- Another strong year in M&A is ahead, powered by strategic acquirers: After shoring up balance sheets and cash positions in the early stages of the pandemic, many strategic buyers felt satisfied with the way 2020 played out. However, the pandemic forced these same organizations to deeply analyze and consider large-scale strategic changes, many technology-driven, aimed at positioning the company for post-pandemic growth. According to an EY Global survey of more than 2,300 C-suite executives, the preferred method for implementing these changes is through M&A with nearly half planning an acquisition in the next 12 months. Increased strategic buyer desire for M&A will force those buyers to compete with PE at price points strategics have not historically been willing to pay. This is good news for business owners looking to sell.
- Political agendas will drive increased deal volumes: With a Democratic government now in place, many feel that a tax increase for business owners is not a matter of if but when. Some also are concerned that tax increases passed toward the end of the year could apply retroactively to deals already completed. While precedent for retroactive tax adjustments points only to the Clinton Administration, the timing and specifics of any tax legislation remain unclear. For business owners considering a sale in the short term, we believe that uncertainty will be a powerful catalyst to transact quickly to take advantage of the existing tax environment.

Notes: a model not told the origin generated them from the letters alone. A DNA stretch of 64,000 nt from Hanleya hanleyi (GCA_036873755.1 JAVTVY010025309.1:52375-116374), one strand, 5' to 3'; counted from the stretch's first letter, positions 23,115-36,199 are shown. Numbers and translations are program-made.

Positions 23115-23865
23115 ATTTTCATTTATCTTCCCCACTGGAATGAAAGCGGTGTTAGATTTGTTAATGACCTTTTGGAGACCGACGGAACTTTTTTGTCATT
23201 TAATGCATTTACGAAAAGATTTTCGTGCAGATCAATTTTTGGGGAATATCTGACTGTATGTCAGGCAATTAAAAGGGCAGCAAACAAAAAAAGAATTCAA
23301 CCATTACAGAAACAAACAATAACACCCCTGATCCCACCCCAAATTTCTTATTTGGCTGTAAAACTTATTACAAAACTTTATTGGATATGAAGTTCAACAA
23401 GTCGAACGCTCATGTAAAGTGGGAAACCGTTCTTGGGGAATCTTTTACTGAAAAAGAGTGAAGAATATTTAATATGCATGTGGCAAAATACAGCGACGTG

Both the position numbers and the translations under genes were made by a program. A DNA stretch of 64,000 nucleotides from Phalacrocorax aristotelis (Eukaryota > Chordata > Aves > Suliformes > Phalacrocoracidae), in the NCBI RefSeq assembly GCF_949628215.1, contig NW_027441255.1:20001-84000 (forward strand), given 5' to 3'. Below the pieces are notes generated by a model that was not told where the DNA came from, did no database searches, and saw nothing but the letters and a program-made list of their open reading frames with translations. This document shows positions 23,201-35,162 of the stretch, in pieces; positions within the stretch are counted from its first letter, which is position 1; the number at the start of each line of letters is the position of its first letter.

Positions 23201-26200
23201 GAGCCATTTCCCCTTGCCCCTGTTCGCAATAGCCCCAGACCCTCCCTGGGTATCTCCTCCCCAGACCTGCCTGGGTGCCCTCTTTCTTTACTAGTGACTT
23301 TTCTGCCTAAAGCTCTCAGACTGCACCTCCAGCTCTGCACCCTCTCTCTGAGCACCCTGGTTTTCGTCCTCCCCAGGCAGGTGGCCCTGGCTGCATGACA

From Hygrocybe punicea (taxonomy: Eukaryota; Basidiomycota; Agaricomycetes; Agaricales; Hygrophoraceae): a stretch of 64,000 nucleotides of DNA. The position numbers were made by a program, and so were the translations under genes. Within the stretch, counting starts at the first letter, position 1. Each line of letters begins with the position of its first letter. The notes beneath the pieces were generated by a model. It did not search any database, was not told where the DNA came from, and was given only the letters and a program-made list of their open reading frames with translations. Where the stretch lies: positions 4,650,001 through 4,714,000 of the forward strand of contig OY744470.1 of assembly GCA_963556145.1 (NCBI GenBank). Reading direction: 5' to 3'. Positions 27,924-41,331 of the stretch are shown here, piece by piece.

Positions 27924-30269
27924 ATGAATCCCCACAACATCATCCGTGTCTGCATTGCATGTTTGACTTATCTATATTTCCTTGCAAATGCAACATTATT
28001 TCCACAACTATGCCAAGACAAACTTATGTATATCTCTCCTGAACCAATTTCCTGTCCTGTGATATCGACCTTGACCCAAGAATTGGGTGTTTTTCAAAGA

- Minority recap structures will see an uptick: As more and more businesses realize the need to reinvent aspects of their business model to drive growth in the post-pandemic market, many will realize they need help. For those not ready for a full exit, a minority equity or debt recap can provide both the capital and outside business expertise to help execute those changes. And as competition for deals heats up, PE groups who have historically focused on control investments may be more willing to do minority deals to deploy capital.
Whether or not these predictions hold true, 2021 is lining up to be another fascinating year in the world of M&A. An eager buyer market with a lot of cash means a strong opportunity for sellers looking to make a move. Will that continue? If any lesson is to be taken from 2020, it is to expect the unexpected.